Birth of a ring-tailed lemur

We have regular births in our group of ring-tailed lemurs (Lemur catta) exhibited between L'Hoest's and De Brazza's monkeys. This year is no exception with the arrival of a new baby born on April 22.

Ring-tailed lemurs usually give birth to a single young but twins are born on occasion. They are seasonal breeders: births occur during autumn in Madagascar and during spring in European zoos after about 4 and a half month of gestation. As soon as it is born, the baby lemur is surrounded by all the group members who seek to smell, touch and lick it. Young are carried on their mother's belly for the two first weeks before being transferred on their back or the back of other group members. The baby is weaned at the age of 3 months and completely independent 3 months later.


This is the most terrestrial of the lemurs: they spend about one third of their time on the ground where they like basking in the sun. Groups can gather up to 30 individuals and consist of several males and females of all ages. Females are dominant over males but there's a hierarchy within each sex inside the group. Competition for dominance between females of the same group is quite important and can result in severe wounds because of their sharp upper canines.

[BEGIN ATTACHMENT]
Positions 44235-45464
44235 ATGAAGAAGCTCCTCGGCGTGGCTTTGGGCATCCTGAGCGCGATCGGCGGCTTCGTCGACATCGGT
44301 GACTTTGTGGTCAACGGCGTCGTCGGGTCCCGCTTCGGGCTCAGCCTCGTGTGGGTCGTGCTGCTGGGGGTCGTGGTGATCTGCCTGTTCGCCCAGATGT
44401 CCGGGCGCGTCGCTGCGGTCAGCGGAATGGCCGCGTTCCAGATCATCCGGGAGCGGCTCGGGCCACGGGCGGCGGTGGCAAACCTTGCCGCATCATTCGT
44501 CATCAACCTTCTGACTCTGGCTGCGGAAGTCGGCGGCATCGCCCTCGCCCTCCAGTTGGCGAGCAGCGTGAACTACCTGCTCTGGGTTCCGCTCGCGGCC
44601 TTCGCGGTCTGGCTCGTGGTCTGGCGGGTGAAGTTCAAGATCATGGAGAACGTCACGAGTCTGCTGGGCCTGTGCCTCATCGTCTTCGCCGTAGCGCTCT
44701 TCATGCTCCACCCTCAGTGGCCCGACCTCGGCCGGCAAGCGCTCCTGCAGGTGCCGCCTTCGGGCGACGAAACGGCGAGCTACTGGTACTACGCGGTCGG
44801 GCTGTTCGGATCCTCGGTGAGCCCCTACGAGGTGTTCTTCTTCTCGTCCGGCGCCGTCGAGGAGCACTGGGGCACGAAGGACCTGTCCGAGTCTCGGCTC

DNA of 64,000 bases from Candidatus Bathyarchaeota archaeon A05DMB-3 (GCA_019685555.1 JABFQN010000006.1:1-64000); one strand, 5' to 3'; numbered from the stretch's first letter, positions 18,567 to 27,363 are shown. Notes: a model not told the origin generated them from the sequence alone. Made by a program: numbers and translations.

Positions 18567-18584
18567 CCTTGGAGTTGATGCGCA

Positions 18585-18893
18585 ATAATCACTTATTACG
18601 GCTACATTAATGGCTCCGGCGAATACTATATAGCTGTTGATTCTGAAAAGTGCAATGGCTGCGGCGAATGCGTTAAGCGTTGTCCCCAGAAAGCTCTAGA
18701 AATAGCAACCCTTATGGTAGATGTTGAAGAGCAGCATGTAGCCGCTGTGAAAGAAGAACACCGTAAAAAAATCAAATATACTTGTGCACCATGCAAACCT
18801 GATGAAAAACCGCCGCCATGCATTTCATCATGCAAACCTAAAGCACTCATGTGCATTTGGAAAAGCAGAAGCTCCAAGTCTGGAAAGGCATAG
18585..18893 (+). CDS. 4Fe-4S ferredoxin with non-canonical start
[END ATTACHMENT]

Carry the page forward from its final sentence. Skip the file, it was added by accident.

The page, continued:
The ring-tailed lemur is the most known and studied of all lemurs. It was chosen as its emblem to represent Madagascar National Parks. Classified as "near threatened" on the IUCN Red List, the species was assessed "endangered" during a workshop organised by the Species Survival Commission in 2012, due to a decline of more than 50% of the global population in only 3 generations. Like all other lemurs on the island, ring-tailed lemurs are victim of habitat destruction and fragmentation, as well as poaching for their meat or illegal trade of the young kept as pets.